Sichuan Dan-Dan Noodles

By • September 2, 2013 30 Comments

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Author Notes: This fiercely spicy and addictive noodle will burn and numb your face off at the same time. This recipe requires red and green sichuan peppercorns (yes, there are two different types!) and "douban chili paste", which are all common Chinese ingredients. Online sources for all the ingredients are included on the original website: @ Lady and pups

Food52 Review: Dan-Dan noodles are a fast and fresh option for people who love spicy, sweet, and tangy cooking. If you are looking for a mild to moderate introduction to sichuan cooking, the amount of spice recommended by this recipe is perfect. If you like living on the numbingly dangerous side of exploratory cooking, you may want to kick up the chili quantities listed. Either way, after eating these noodles you won’t be left wanting for a sinus-clearing meal this fall. The recommended serving was 2 to 4, however, it is hard to imaging 4 satisfied diners based on these quantities. I would up cooking twice the amount of noodles, but the broth and sauce measurements were spot on. The chili oil was OUTSTANDING. Emily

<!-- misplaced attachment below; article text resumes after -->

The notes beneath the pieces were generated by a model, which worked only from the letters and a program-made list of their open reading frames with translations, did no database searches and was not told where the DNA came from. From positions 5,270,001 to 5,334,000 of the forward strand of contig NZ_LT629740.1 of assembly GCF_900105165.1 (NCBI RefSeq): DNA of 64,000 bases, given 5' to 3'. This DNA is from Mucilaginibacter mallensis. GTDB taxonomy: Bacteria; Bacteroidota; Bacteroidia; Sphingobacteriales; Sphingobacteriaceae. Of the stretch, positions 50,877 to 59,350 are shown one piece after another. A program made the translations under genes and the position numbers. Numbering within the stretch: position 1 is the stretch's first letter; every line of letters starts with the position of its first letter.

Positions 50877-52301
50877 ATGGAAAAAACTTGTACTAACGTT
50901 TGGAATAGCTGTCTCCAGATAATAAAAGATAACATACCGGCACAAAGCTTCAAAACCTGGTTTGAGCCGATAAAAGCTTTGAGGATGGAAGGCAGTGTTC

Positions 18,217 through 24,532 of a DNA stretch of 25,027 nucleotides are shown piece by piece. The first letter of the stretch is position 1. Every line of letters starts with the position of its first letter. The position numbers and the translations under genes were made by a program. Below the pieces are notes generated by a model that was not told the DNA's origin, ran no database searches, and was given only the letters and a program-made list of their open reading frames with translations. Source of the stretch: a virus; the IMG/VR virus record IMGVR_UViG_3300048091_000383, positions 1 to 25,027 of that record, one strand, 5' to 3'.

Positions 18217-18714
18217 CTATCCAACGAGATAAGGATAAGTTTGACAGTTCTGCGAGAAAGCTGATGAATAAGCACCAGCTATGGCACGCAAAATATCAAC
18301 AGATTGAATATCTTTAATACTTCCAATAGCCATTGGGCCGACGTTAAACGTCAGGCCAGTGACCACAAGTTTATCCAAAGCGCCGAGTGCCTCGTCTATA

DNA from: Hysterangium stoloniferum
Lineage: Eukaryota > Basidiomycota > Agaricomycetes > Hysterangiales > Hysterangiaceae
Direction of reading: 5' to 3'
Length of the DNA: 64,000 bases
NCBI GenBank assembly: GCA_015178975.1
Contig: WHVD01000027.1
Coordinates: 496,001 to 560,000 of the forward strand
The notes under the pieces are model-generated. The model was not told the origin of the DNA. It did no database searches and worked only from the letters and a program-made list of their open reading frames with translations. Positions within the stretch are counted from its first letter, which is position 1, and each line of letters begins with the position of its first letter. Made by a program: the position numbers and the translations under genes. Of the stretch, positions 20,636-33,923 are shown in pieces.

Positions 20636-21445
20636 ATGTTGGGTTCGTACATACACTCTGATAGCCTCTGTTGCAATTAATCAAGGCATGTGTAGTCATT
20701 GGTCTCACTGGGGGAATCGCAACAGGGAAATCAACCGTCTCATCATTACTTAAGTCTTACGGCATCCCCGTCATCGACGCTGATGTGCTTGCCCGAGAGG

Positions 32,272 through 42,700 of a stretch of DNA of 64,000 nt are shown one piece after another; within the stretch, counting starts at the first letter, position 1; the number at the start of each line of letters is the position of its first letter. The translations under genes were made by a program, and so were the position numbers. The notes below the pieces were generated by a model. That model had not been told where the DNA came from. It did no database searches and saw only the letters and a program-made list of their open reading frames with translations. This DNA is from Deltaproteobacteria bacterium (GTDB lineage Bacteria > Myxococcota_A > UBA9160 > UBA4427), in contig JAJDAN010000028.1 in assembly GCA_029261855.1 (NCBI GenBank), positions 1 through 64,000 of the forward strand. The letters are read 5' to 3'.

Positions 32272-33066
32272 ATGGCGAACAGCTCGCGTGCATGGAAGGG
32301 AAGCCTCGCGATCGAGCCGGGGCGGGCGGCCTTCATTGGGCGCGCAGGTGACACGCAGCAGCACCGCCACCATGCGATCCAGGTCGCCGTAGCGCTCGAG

Serves 2 to 4

Quick sichuan chili oil

  • 1/2 cup vegetable oil
  • 1 scallion, cut into segments
  • 2 slices of ginger
  • 2 cloves of garlic, smashed
  • 2 star anise pods
  • 1 small piece of cinnamon, approximately 1 inch long
  • 3 teaspoons green Sichuan peppercorns, crushed
  • 1 teaspoon red Sichuan peppercorns, crushed
  • 2 1/2 tablespoons chili flakes (preferably Sichuan or Korean)
  • 1/8 teaspoon ground coriander
  • 1/8 teaspoon ground cumin

Dan-dan sauce and noodle

  • 5.3 ounces (150 grams) ground pork